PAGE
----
As you can imagine, as a building designer, even a retired one, I've been thinking about this a lot. All the talk of rebuilding at any cost, a kneejerk reaction I believe to make things look like we are all right behind those poor buggers who've lost everything (and we are, don't get me wrong) is not a good idea.
An opportunity not to be lost
This disaster is, in my opinion, an opportunity not to be lost. I would be extremely surprised if 99% of all the homes lost in the Victorian Bush were not totally inappropriate for the conditions. What I see on TV tells me those places were built for life STYLE, not life REALITY.
Take all those fireplaces left standing, ghostly reminders of what used to be. Notwithstanding the fact that it probably gets very cold there in winter, those fireplaces were built for LOOKS. They are probably viewed as 'pre-requisites' by tree changers building their 'dream home', when in fact they are appallingly inefficient in both heating a house in winter (most of the heat goes straight up the chimney) and keeping a house cool in summer when cool internal air is drawn up the chimney by convection, sucking in hot air from outside. The solution to that of course is to turn on the aircon. When energy rating a home, introducing a chimney immediately removes a whole star (sometimes more) from that rating.
In fact, I am fast starting to think that all the things that make a house energy inefficient also make it more prone to bush fire destruction.
How well insulated were all those homes? How large were all their windows? Were they built out of bricks? How many were built off the ground?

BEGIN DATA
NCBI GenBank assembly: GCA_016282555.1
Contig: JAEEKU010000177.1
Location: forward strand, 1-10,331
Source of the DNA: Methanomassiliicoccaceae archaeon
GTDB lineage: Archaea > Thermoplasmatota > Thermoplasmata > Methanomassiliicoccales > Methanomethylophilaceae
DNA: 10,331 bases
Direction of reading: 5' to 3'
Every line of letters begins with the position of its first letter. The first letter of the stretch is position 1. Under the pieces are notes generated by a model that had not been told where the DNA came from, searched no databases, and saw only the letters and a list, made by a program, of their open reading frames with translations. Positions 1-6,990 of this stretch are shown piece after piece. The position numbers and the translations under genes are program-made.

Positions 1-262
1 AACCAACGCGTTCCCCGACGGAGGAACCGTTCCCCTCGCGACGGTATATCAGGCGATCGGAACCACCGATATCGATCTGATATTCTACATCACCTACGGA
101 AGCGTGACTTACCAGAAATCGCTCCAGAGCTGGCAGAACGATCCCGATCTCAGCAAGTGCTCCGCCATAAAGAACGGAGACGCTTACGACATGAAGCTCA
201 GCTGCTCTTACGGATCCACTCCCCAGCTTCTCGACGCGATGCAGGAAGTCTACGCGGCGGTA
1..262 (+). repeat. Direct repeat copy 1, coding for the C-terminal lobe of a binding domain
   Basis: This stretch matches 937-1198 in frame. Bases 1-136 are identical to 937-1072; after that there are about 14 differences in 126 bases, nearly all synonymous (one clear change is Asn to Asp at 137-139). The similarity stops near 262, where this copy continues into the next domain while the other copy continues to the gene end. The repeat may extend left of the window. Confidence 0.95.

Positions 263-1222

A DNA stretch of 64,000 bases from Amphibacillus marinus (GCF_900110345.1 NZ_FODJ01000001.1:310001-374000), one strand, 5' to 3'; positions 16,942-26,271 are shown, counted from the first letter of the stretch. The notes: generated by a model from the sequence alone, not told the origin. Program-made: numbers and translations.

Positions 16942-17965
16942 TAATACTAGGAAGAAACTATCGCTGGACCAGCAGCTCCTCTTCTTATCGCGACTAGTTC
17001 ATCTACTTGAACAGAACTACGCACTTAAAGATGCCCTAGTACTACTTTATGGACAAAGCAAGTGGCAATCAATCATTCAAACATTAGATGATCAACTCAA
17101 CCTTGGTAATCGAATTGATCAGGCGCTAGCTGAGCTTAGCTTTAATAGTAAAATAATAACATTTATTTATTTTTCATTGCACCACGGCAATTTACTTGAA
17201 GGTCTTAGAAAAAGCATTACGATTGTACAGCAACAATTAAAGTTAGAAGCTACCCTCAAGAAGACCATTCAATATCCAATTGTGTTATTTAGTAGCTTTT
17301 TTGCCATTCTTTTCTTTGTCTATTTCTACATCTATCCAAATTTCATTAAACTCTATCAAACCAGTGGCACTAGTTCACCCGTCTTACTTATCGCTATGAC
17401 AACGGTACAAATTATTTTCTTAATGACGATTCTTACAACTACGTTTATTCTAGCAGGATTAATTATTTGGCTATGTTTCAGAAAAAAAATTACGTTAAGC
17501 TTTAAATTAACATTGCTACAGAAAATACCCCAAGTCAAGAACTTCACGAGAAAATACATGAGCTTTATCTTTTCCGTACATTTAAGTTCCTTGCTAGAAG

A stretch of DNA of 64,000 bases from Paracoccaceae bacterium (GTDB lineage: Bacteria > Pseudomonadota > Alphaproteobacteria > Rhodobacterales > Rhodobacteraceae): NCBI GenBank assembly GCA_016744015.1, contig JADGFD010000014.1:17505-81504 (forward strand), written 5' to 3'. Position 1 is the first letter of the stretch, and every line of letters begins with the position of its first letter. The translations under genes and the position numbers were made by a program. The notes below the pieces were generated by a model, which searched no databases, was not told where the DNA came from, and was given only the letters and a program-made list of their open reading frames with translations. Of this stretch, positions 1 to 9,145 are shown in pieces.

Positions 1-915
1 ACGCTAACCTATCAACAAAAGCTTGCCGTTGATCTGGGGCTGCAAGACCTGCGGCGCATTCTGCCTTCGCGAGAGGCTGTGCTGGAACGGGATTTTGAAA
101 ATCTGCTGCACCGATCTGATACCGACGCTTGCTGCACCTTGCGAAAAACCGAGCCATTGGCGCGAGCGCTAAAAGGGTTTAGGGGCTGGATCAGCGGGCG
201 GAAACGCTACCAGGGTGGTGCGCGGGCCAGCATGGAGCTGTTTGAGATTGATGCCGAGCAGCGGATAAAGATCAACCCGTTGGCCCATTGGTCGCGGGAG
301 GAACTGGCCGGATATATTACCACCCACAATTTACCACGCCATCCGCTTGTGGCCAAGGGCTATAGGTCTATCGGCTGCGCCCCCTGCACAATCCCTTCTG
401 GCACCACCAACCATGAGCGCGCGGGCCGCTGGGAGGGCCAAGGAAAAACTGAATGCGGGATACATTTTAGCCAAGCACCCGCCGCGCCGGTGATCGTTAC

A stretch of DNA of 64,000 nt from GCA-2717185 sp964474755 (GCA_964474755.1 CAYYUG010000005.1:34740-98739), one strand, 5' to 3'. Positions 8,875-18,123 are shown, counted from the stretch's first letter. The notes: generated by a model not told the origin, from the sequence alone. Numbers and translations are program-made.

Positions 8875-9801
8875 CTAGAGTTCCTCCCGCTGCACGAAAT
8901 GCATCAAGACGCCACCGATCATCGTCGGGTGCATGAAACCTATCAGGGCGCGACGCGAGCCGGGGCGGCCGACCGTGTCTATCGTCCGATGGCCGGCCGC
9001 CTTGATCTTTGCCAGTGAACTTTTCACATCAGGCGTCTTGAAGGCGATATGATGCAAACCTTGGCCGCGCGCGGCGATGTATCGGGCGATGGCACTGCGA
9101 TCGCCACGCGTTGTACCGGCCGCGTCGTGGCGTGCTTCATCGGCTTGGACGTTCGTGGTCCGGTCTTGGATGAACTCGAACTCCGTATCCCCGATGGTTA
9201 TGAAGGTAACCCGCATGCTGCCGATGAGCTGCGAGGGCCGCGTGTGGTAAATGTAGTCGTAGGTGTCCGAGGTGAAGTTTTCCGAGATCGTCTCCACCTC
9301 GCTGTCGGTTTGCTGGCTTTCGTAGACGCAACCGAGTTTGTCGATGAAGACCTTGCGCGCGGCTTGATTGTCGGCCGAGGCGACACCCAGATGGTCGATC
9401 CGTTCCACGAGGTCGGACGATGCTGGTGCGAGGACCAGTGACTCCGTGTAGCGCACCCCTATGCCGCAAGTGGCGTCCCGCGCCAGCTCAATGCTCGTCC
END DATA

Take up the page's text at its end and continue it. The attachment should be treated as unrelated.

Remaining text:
Chimneys would, I think, cause a draft from the outside into the house, possibly even bringing embers into the house, particularly through gaps in eaves etc. If a possum can get into your roof, just imagine how many embers could get in!
Now also imagine how hot bricks and tiles would get in a fire ball. Well over 200 degrees I would guess. That heat, radiated inwards, could easily set the frame on fire unless incredibly well insulated
(well beyond what is required to control regular heat flows on a day to day basis).
I'm also wondering how many of these houses might have been built with steel frames to avoid termite problems. Steel frames conduct heat from the outside of the envelope to the inside very effectively. I have experienced this first hand when a friend built a house I designed out of steel, and then complained, when I expressly told him this would happen, that the studs could easily be identified through the walls as bars of heat... That was the western sun, making maybe 30 degree heat. Now convert that to 200 degree radiant heat.....
It is also a long lasting fad to have huge glazing in modern houses to bring the inside to the outside, especially in places with views such as the Victorian forests would offer. Glass has virtually zero insulation rating, and allows radiant heat unobstructed entry. It's not outside the realms of possibility that when the fires struck, inside temperatures could have reached the dizzy heights required for some things to combust instantaneously, burning the rest of the building in the process.
And finally, quite a few of these homes were built on posts, allowing heat and flames even, to gain entry under floors. No prizes for guessing the result of this surmising.
Solutions? Well there are in fact quite a few. Like building within the earth itself, or with thick rammed earth, limiting glazing to no more than 10% of the floor area, heating with combustion heaters instead of
open chimneys, heavy insulation, and I think heavily insulated metal barriers for windows in emergencies. These could even be used in extreme weather like when it snows, or temperatures reaching nearly 50 degrees, something likely to happen more and more as Climate Change starts to bite.
These solutions would not only save homes, they would also save lives.
See also: "Fire bunkers could have helped in the Victorian fires" of 10 Feb 09